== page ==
Force Structure Winners and Losers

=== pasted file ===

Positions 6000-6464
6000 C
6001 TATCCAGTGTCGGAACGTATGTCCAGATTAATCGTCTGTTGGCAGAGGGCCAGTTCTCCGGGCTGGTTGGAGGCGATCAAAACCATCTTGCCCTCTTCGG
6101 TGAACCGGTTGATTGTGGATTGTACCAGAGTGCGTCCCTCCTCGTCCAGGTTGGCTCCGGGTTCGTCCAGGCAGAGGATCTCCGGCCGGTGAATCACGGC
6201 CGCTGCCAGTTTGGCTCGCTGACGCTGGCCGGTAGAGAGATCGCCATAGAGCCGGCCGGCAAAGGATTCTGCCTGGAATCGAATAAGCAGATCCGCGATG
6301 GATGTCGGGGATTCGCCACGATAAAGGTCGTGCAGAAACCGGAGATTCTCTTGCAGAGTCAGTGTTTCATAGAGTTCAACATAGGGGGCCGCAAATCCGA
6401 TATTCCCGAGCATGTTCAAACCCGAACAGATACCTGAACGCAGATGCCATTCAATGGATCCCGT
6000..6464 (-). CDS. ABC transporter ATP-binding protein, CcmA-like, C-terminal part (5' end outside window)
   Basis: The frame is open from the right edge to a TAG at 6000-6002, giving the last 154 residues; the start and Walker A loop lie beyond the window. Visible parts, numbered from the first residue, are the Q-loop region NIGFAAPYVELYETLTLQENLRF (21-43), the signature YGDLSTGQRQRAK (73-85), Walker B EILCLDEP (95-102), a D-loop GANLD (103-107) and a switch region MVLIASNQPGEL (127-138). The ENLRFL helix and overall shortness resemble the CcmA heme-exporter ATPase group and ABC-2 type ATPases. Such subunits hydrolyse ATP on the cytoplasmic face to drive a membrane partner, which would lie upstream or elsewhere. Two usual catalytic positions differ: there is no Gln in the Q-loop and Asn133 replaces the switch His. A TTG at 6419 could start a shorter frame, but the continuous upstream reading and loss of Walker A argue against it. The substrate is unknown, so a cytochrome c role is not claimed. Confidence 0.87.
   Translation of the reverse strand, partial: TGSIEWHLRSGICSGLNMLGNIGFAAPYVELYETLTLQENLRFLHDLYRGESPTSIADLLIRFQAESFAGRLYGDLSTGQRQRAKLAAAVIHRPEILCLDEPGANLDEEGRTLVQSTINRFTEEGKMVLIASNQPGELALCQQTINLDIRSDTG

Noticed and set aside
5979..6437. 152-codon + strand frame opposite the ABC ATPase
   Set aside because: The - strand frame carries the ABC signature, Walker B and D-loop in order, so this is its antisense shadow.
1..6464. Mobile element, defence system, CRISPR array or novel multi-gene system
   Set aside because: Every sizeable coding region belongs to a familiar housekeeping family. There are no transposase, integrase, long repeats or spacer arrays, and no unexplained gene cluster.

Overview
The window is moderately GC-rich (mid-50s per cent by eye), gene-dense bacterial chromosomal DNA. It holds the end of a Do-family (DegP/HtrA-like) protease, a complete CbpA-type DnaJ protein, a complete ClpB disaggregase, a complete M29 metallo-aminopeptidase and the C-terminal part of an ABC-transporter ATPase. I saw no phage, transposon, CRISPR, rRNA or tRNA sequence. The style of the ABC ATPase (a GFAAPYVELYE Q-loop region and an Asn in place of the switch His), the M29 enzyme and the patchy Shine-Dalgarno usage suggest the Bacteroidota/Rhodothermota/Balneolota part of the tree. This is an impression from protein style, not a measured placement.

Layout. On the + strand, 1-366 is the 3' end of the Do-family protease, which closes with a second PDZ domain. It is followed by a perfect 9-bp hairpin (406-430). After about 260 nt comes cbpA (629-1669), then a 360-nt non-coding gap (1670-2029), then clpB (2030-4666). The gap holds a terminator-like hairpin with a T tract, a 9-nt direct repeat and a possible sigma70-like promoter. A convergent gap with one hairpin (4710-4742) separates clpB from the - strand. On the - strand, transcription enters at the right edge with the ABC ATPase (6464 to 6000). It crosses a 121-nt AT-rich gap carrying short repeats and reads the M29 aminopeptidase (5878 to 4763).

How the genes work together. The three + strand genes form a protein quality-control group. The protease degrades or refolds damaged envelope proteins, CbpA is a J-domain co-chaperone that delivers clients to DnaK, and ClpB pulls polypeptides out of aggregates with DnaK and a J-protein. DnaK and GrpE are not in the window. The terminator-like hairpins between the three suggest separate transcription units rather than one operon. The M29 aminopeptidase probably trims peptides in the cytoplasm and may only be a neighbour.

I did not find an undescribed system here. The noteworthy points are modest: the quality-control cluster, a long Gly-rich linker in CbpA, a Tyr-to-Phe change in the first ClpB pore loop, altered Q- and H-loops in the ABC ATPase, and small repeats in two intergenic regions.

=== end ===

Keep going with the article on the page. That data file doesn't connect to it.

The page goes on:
The Defense Department already has proposed steep cuts to its force structure in the Fiscal 2015 budget request, but if sequestration is fully reinstituted in Fiscal 2016 more cuts will be inevitable, said Pentagon leaders Tuesday. “Readiness would be a serious problem [if sequester continues],” said Christine Wormuth, the deputy undersecretary of defense for strategy, plans, and force development. “We would not be able . . . to recover the readiness levels that we need.” DOD cut six percent of its Active Duty forces in the Fiscal 2015 proposal, said Comptroller Robert Hale at the same briefing. The Air Force already plans to cut nearly 300 aircraft from its force, including divesting the entire A-10 and U-2 fleets. Hale said while the A-10 has performed admirably, other aircraft can do the same mission. The DOD position on the U-2 changed in the Fiscal 2015 request, thanks to reduced operating costs for the RQ-4 Global Hawk Block 30. “It was always a close call, now it comes down in favor of the Global Hawk,” Hale said. If Congress fails to raise sequester caps, the Air Force likely would be forced to cut the entire KC-10 fleet, as well as all Global Hawk Block 40s, said Hale.